- What he'd like to see:
- Website showing what the ISPs promise, side-by-side
- Crowdsource what is actually happening. Needs a tool for this.
- Maybe the tool could be a hackathon project. Jay will send what he's got for requirements (buried in some long email thread) to Kris.
- Can you measure and test if an ISP is throttling? Contact Chris
- Kris did a similar kind of test by repeatedly downloading a large file and timing how long it took. Graphed it out & sent it to his ISP as a complaint as it showed he was not getting anything like the maximums they'd promised and mere days later it was improved 3x. !!!
- If Chris could get the data, armies of lawyers such as the folks at The Public Interest Advocacy Centre and CIPPIC (mostly lawyers plus Kris) would chase down the violating ISPs.
- CRTC is pressured a lot by the government (and by interested parties who push the govt to push the CRTC). Small ISPs have complaints; large ISPs are asking for increased permissions.
- CRTC hearings are interesting in that the system is set up such that the public telcos pay the public advocate costs up to some amount. The net neutrality hearings blew way past the typical amount. Chris gets included in a lot of the work because (a) he's interested and (b) as a student, he's an inexpensive resource.
- One person asked: Could the ISPs being purposely injecting latency into a particular user's connection? Conclusion was that this is not likely.
- In North American especially AT&T the problem is signal congestion rather than bandwidth congestion. Apple phones were always calling in their location, then shutting down to conserve battery life. 4.2 upgrade to iphone ameliorates this by calling in less frequently. AT&T claimed victory, but really it was just Apple fixing their OS.
ISPs having us pay for mild upgrades is like buying a car and having to pay per mile traveled. Or to add a gas tank to your Pinto.
(In regards to net neutrality/DPI ) "You can only cry or laugh or drink" - @caparsons
Jay A demonstrated his Mondo Wi-Fi Revo
Groove Shark The mystery is how this is legal...
Transit Apps discussion
- BC Transit recently released their data to Google Maps. Interesting as they did not release it to any local requesters.
- Vancouver buses have GPS on them; Victoria buses have it, too, but had to shut it down as Victoria doesn't own their own data. Instead it was owned by the companies that installed the GPS units. Some cities use the GPSs to display realtime estimates of arrival time at bus stops. How great would that be!?! Vancouver had 4 digit codes you could type into your cell phone and know when the next bus will arrive. Victoria you can only know the scheduled time.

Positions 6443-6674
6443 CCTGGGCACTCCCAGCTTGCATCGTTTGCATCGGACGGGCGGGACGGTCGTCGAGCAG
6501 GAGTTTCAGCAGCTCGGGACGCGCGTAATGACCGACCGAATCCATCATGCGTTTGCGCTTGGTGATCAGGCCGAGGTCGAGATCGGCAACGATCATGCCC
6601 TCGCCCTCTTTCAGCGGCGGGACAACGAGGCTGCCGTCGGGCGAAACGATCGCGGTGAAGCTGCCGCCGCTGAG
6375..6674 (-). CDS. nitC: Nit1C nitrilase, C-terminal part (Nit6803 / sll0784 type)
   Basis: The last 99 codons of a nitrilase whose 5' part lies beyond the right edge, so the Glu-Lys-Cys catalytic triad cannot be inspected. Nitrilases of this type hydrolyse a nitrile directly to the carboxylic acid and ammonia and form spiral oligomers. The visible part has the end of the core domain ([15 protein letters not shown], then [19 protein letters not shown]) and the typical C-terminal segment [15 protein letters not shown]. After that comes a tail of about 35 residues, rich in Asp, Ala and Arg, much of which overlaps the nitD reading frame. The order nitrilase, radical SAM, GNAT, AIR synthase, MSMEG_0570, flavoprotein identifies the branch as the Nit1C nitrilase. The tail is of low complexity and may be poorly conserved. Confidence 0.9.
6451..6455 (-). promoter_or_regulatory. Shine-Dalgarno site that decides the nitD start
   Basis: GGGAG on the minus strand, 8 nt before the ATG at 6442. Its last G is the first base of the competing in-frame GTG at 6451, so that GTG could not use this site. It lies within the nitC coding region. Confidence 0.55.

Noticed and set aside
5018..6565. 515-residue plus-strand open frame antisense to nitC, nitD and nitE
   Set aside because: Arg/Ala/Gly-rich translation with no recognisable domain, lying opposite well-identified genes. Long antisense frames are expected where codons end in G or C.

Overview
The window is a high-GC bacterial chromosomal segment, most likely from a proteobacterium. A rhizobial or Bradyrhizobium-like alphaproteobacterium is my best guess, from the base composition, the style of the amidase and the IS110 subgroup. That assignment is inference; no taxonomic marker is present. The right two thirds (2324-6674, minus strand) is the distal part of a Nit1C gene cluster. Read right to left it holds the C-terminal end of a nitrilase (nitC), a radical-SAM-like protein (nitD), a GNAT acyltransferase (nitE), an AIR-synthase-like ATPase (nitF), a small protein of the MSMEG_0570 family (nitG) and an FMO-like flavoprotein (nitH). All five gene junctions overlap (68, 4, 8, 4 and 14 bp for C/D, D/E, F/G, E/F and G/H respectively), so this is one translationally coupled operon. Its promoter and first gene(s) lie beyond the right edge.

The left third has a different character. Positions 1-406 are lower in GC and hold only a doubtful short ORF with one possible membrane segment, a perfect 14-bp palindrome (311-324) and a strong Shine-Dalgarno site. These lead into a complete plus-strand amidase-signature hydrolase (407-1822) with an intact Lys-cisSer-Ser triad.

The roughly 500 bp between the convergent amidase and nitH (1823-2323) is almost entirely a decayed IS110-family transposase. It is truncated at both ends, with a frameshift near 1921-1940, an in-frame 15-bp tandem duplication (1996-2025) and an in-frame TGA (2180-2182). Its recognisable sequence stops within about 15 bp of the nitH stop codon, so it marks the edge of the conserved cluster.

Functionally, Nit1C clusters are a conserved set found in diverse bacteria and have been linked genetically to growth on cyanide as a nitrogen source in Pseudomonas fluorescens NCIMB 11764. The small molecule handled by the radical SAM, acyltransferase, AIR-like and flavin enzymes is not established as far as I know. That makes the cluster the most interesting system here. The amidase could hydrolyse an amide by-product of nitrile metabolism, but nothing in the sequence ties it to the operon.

- Guelph buses have GPS but it isn't accurate so not useful.
- Herb likes the "where is your bus" portland/seattle app. Portland is always ahead thanks to a university project that got their transit apps going.
- one bus away
- Bus Snap Kris worked on this and there are two neat ideas of his in there. The Vancouver version kept all the data server-side. Try to sync some data up out to cellphones. Kris said he likes to work on apps if one or more of three things is true:
- It has the potential to be extremely popular; go viral
- Get rich
- Does something unique
- in the case of bussnap, it was (so far) the third element. The unique cool thing it does is do notifications. It uses the GPS on your phone and, as you near your stop, it vibrates to let you know that your stop is approaching.
- bussnap is not (yet) monetized. Model is location-based advertising - when you get off the bus, local advertisers would pop up.
WordPress & Blogging Software discussion
Ghostery Tracks all who is watching you. Is how Chris discovered that Quantcast had been added to his Wordpress site. He found a plug-in that blocks the Quantcast plug-in. He can dodge this bullet because he hosts his own WordPress server; most users probably have Wordpress hosting their sites so they are stuck.
Windows Live Writer The best single-user blog client - a Microsoft product!
Microsoft used to have blog hosting but ceased it and pushed folks over to wordpress - so even more people got hit by the Quantcast stuff than might've otherwise.
Saar Drimer and Steven Murdoch, members of the Cambridge University Computer Laboratory, demonstrated in January how they could modify a supposedly tamper-proof chip and PIN terminal to play Tetris using a very old exploit Professors at Cambridge are fighting to allow the student to do what he should be able to do for research. Part of their defense is that it is not his Intellectual Property (IP), it's the University's.